Listen up. That's really all you need to do to get it -- jazz that is. Musician and owner of Indy's Jazz Kitchen, David Allee can tell you practically anything you care to know about the music genre. And this Wednesday evening he's willing to do just that during the free Jazz Appreciation 101 discussion he'll lead at Clowes Memorial Hall.
A prominent jazz enthusiast of Central Indiana, Allee wants to share his musical passion and knowledge in a style much like jazz sounds -- smooth, smart and enjoyable to hear. Nothing too "heady" or daunting. He hopes attendees can connect to the music on an emotional level while learning about its rich history -- especially its deep roots locally. From the glory days of Indiana Avenue to its presence now, a lot has evolved in the world of jazz, which Allee says is alive and thriving today.
Prior to this week's event, Sky Blue Window chatted with Allee,who offered some easy-to-follow tips for those wanting to add a little more jazz to their life.
click to enlarge
Photo by Mark Sheldon
David Allee as seen a few years ago at the Indianapolis Jazz Foundation's Holiday Showcase.
Sky Blue Window: You've been
around jazz for a very long time, with your father [Steve Allee] being a highly
respected jazz musician. But for someone who hasn't grown up with it and isn't very familiar with this music, what tips would you give them for digging into the genre?
I would say that they've gotta find the
style of jazz that they like, because there are so many. There are probably
eight to 10 major categories ... from Latin jazz to straight-ahead to big
band to swing to Dixieland. There's not only that, but then I find that a lot
of people sometimes listen to music very passively. I would just always say to
listen. Maybe put your phone away for an hour and actually listen to the music,
because I just find that a lot of people listen on the periphery.
SBW: If someone were
to venture out to a show at The Jazz Kitchen for the first time, what can they do to make the most of their experience?
The big thing is listening. That means you come in and try your best to just be quiet and listen to the music. We're a club, so we certainly have an experience that is both social
and artistic, but it's hard to absorb this music without your full attention.
sometimes it helps to find out a little background. That's what we're going to
do on Wednesday is talk about the lineage and how some of these styles are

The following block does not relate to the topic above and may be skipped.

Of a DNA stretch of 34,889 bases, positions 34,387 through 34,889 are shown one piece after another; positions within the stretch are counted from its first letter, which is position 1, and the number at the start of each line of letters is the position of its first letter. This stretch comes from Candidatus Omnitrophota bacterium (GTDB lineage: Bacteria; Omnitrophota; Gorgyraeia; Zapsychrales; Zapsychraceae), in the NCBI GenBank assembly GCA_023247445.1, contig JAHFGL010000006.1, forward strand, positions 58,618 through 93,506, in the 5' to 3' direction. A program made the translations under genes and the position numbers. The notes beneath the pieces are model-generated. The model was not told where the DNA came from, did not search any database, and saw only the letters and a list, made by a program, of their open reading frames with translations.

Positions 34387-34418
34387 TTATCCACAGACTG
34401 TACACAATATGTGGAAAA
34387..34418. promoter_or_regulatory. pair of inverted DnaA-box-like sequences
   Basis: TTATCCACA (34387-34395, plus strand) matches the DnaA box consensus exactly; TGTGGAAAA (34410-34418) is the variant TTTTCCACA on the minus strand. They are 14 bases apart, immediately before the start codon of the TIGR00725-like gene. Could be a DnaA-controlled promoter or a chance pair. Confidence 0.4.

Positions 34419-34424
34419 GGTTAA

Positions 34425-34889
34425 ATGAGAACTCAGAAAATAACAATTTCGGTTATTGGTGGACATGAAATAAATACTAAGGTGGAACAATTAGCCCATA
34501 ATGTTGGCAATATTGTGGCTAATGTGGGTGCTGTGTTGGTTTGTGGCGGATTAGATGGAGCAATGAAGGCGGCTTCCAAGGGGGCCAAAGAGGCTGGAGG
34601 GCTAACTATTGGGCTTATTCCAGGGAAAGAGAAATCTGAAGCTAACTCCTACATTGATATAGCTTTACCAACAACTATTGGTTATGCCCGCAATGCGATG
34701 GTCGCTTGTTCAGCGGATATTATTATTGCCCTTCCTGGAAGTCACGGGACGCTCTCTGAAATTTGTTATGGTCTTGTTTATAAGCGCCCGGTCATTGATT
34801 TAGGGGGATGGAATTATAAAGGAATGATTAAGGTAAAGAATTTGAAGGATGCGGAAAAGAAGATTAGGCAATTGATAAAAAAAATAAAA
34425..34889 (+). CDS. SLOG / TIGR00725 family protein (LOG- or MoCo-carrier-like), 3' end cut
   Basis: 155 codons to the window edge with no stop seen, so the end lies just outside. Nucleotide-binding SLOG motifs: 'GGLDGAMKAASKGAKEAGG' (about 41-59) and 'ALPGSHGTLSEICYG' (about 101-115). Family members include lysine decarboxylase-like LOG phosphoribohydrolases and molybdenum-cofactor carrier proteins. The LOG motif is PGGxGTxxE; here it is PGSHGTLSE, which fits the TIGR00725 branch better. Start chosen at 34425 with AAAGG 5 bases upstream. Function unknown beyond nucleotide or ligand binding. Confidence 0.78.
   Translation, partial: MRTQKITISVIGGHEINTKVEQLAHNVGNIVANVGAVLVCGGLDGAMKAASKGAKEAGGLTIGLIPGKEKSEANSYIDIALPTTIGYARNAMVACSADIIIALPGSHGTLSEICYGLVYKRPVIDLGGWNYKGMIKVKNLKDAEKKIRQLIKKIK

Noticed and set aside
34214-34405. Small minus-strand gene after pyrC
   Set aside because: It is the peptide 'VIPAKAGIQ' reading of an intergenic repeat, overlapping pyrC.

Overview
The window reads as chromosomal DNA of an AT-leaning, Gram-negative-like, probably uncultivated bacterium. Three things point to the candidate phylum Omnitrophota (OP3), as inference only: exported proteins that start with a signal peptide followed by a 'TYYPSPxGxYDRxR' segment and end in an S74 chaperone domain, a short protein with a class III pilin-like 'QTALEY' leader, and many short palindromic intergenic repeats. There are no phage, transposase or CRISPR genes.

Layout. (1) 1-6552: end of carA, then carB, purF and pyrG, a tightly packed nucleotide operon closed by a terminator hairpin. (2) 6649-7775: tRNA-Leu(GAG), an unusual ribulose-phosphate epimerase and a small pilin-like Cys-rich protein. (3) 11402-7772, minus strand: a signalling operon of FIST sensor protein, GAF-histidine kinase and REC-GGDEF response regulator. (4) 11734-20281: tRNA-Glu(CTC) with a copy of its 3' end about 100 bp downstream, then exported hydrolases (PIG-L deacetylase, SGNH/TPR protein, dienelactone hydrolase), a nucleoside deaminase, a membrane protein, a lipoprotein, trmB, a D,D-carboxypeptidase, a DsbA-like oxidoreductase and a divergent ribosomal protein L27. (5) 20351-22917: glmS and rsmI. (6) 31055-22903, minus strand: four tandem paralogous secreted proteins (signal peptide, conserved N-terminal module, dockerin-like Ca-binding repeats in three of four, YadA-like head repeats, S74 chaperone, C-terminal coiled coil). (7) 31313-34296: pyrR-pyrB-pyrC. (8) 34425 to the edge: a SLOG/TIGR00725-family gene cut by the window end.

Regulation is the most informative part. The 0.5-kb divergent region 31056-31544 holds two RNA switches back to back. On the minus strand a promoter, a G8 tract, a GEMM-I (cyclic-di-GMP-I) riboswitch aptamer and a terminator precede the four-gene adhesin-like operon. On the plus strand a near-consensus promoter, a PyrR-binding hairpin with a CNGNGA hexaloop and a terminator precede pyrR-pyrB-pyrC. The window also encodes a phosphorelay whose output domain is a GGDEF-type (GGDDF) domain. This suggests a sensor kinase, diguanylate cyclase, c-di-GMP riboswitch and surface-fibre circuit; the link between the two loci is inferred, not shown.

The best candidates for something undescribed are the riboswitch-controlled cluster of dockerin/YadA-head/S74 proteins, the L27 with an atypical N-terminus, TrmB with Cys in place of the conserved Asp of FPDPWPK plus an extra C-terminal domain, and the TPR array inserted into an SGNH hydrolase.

interconnected. What you'll find through history is that it was learned by
doing it and listening -- learning what your predecessor did and then adding on to it with your own voice.
SBW: What would you
tell a new jazz listener about Indy's jazz legacy?
We lay claim to probably four of the most influential players on Earth, and
they are Wes Montgomery, Slide Hampton, Freddie Hubbard and J.J. Johnson. When
we're dealing with the Indy Jazz Fest [which Allee serves as the Festival Director
of], one of our major goals is to make sure that we're telling the story of the
legacy and why it's important -- that Indianapolis can hang it's hat and say,
'Hey. You know what man? We're a major contributor to this stuff.' All those
guys I mentioned are the innovators on their instruments too, so they're
emulated all over the world -- they're the foundation for a lot of players.
Photo by Mark Sheldon
David Allee remains one of Central Indiana's most prominent jazz enthusiasts.
SBW: What excites
you most about the current state of Indy's jazz scene?
People seem to be interested in checking this music out, ... that's probably what I'm most excited about. We [The Jazz Kitchen] did a tribute show
to John Coltrane's A Love Supreme,
and the place was completely packed. Local saxophonist Rob Dixon put together
an all-star band that came in and tore the roof down. It was packed to the
gills. Everybody really loved it. The energy was there. The connection between
the audience and the performers was there. So that's a refreshing thing. Everybody
says jazz is dead, and I beg to differ. Just as much as there's good music and
bad music, there's good jazz and bad jazz. When it's good, I think there's
going to be people that can relate and want to support it, regardless of style.
SBW: Ultimately, what
do you hope those who attend Jazz Appreciation 101 will take away from the discussion?
Just a little insight. What I'll aim to do is not make it like a super heady
master class or anything like that. This music is very emotion-driven. You can connect to this music in a lot of different ways. It's sometimes portrayed as being a little headier that it needs to be portrayed. I
just think it's a music you can come out and enjoy. And like I said, I would
completely recommend listening to it. This is an emotional expression and an
intelligent expression. We hope people buy into that.
For more information on Allee's Jazz Appreciation 101 discussion, visit the Clowes Memorial Hall website.
Photo by Jami Allee
Celebrating the 20th anniversary of the Jazz Kitchen's opening, Allee enjoyed a visit from his father Steve Allee, a renowned jazz musician himself.
Bio: Since high school, Seth Johnson has been drawn to telling compelling stories through the lens of journalism. A 2013 graduate from Ball State University’s News program, he has especially discovered a love for music journalism, particularly connecting to local music stories in an effort to enlighten others on Indianapolis’...Since high school, Seth Johnson has been drawn to telling compelling stories through the lens of journalism. A 2013 graduate from Ball State University’s News program, he has especially discovered a love for music journalism, particularly connecting to local music stories in an effort to enlighten others on Indianapolis’ many artistic offerings.more